What are the essentials? Soylent Green, a clean feed to the Matrix, a copy of the book of laws... a compass? To what extent can nationalised industry not hamstring a State in a globalised world?

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01 May 2020 05:51 #351565 by steamboat28
UBI would do a lot to stimulate economies.
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01 May 2020 09:20 - 01 May 2020 09:21 #351567 by Alexandre Orion
But therein resides the misunderstanding. The UBI is conditionless, that is to say that there is hardly any way to abuse it. One may either choose to live tranquilly and pay their bills and feed themselves whilst watching Netflix and eating Doritos (in which case they probably won't live that long anyway), or as Chai was saying, people would pursue more rewarding - individually and culturally - activities.

So far, in areas where the tests have been conducted, people as a whole turn out more productive when they are not stressed out by having to meet basic vital needs.

Yet, we need to consider that this is not only an economics question, there are many dimensions. We may need to revise what we think of as "productive." We also need to stop praying so desperately at the alter of "economic growth" (cf. Serge Latouche, Pierre Rabbi et al.) There needs to be a cultural revolution (hopefully a bloodshed-less one) where we uphold and support the humanities as a baseline requirement for healthy, efficient democracy more than the rickety GDP guidelines we've stubbornly clung to for decades (cf. Martha Nussbaum, particularly "Not for Profit : Why Democracy Needs the Humanities" and "Political Emotions")

We might find that given the opportunity - and yes, I said "given" - people may discover in themselves the best avenues for their motivation. It is not surprising that we see people lacking in "motivation" when we are only looking for motivation in avenues where we value it. Motivation may operate vigorously in other avenues, but we don't recognise it as such because we don't view it as "productive."

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01 May 2020 21:22 #351587 by Carlos.Martinez3
One of the hardest things to break for me was that made up sinister eyes looking at me that everything is backed by some evil intent. I watched moral groups less spiritual create the same lifestyle as the more religious less moral did the same.
It’s hard for me to think such ideas on a global scale can’t be abused.

I was told “There’s a sucker born every minute”

In places where the bare Necessities are provided or in some cases created together given and taught , lodging and food - changes your time and your day to day.
Dynamic wise.

Maybe we needed a dynamic change in the world... hu?

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04 May 2020 07:41 #351648 by JamesSand
A "soft option" for this that might be more achievable and have many of the proposed benefits is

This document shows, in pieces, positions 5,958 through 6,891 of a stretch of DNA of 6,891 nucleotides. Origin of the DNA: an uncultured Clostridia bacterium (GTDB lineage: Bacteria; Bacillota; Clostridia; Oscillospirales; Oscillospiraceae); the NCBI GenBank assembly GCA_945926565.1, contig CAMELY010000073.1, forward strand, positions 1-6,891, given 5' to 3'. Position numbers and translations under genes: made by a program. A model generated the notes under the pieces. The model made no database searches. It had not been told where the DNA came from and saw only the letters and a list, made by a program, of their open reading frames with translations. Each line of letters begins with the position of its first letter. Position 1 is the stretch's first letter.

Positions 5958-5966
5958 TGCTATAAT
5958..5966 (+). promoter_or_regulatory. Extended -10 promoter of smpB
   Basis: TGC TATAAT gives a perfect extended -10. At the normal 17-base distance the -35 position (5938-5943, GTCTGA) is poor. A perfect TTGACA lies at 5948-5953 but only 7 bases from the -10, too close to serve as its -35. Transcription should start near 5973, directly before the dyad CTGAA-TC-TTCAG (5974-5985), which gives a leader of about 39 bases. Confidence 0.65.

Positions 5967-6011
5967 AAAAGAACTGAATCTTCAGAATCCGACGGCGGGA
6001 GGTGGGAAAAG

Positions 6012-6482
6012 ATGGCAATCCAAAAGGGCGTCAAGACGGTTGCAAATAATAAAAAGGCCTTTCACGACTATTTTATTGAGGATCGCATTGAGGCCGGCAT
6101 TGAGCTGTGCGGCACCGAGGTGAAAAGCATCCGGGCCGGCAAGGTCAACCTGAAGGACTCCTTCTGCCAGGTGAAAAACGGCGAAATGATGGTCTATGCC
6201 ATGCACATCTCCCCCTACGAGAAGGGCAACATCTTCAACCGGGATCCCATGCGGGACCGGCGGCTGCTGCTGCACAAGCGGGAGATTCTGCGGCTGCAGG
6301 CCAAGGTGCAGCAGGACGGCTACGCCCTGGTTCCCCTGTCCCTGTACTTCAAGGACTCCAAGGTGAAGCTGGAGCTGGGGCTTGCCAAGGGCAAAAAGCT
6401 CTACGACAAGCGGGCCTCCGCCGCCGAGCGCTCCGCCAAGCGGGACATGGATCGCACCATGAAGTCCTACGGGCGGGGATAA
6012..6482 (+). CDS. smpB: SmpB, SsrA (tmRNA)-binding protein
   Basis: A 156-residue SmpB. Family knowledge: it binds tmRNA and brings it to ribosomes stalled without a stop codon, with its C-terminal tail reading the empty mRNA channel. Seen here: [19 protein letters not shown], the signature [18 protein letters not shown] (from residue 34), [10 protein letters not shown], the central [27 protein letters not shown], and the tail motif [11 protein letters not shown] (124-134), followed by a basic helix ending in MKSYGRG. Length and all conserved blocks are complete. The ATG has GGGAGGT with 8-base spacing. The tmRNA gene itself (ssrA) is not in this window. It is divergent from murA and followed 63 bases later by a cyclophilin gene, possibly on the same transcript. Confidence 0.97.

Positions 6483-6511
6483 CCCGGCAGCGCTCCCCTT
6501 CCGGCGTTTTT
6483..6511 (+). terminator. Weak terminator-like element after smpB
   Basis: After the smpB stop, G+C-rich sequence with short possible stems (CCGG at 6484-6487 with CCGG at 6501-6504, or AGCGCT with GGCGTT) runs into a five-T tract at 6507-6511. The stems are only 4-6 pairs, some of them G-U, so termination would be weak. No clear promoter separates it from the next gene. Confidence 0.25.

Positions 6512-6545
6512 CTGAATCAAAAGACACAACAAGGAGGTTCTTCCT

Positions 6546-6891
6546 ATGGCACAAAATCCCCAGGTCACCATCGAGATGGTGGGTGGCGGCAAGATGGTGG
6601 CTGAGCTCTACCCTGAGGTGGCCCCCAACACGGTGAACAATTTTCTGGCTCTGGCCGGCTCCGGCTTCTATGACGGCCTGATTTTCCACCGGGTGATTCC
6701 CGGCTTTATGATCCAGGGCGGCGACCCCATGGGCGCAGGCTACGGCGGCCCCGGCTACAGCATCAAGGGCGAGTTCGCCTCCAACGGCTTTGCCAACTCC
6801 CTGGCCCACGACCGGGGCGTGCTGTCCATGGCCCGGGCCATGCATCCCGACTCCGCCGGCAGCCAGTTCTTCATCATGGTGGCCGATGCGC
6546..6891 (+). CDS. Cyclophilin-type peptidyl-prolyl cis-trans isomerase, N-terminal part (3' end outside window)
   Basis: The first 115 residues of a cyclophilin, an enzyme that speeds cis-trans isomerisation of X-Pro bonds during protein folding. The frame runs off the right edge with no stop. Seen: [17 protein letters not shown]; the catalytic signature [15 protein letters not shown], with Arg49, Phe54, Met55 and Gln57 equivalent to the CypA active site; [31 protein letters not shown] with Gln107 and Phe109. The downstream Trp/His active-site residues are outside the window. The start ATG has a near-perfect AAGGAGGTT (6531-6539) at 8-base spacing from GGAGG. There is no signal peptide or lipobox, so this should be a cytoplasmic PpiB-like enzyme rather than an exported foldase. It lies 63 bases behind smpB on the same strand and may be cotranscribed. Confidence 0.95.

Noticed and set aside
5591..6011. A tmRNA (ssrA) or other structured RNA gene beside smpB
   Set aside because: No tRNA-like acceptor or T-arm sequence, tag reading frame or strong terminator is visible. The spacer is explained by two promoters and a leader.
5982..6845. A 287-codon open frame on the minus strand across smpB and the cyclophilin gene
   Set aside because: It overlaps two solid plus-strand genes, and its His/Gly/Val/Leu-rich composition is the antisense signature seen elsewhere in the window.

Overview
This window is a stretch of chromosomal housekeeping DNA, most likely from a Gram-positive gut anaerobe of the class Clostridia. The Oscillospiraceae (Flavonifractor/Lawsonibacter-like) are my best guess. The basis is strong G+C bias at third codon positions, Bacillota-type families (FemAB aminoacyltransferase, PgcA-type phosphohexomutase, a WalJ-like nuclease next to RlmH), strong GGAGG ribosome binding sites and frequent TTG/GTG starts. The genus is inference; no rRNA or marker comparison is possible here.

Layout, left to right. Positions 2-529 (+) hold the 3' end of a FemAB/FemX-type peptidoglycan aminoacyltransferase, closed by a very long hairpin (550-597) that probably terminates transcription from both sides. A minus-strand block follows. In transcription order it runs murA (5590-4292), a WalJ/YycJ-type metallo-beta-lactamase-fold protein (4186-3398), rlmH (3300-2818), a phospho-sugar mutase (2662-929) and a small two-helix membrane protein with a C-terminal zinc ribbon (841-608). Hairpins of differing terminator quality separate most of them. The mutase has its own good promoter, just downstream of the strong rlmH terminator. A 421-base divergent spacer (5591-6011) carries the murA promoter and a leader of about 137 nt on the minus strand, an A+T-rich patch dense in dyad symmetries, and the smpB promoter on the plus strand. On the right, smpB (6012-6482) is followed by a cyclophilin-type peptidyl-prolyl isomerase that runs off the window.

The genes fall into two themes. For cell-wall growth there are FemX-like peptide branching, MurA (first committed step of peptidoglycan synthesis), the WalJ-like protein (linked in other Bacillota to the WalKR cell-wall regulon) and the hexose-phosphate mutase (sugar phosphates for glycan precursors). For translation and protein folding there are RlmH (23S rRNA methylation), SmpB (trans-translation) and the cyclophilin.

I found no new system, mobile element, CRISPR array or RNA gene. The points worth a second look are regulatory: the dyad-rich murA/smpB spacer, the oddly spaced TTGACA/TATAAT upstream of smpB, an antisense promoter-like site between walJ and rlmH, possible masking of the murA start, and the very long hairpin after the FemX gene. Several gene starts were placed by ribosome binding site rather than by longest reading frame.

4 Day working week, this is a simple cultural and small structural change - any job now has two workers doing 4 days a week (whether you're a retail clerk, engineer or farmer, the load can be shared), and instead of "national" weekends, there is just continuous rolling time off (3 days) per your own life arrangements.

The 5th day (or 5th, 6th and 7th days, if you want to get away from the concept of "weekends") is paid for by the "UBI" - I'm going to make a number up and say "$200 a day" - but I guess the real number would be a calculated cost of living /365*3 in whatever the currency of the state is.

You now have more free time for all your personal growth in whatever way pleases you most, but still an expectation and "normalcy" to the concept on not necessarily fulfilling work in return for monetary value.

The next piece also eases the burden on living - both financial, and in time management and general administrative waste (depending on how your country is run, this may or may not be more or less of a burden for you) - Anything that is just a consequence of living in a civilised modern world is managed by the state and paid for (through whatever tax system you like best) - Things like insurance, water usage, power usage, vehicle registration, council rates, telecommunications - all that guff that has pushed onto the end user and has generated angst and basically created a full time job as your own personal assistant making sure you are complying with and maintaining tens of separate contracts and payments plans - bugger that off, give everyone across the board 50% tax on income, and then create jobs in the government managing that on everyone's behalf - you now have hours more per week to relax and come up with spiritually rewarding activities instead of wondering which days rent is due and which days the phone bill is due -

Technology was supposed to create that second world - those super computers in your pockets were supposed to make day to day living smoother and easier to organise - they really have not.

Also noting that if the state owns and manages all the essential services - your cost of living is now less, the UBI allowance can go down again - and you're free to spend all the money you earn in your 4 days work (or more days, if you feel so inclined) can be spent on all the luxury items you please.

The biggest issue in all of this I see is real estate...Capitalism allows me to do a bunch of cool things if I own assets, in particular housing assets - and there's no real incentive for me to be any nicer than I have to be to be competitive in the market. Is the state going to buy up all the privately own land to control rent? Will privately owning a nice piece of land to give to my dependents be an option? if not, who decides who gets the nicer pieces of land?

Perhaps you can privately own land, but you can't make an income from it?

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08 May 2020 12:59 #351813 by ZealotX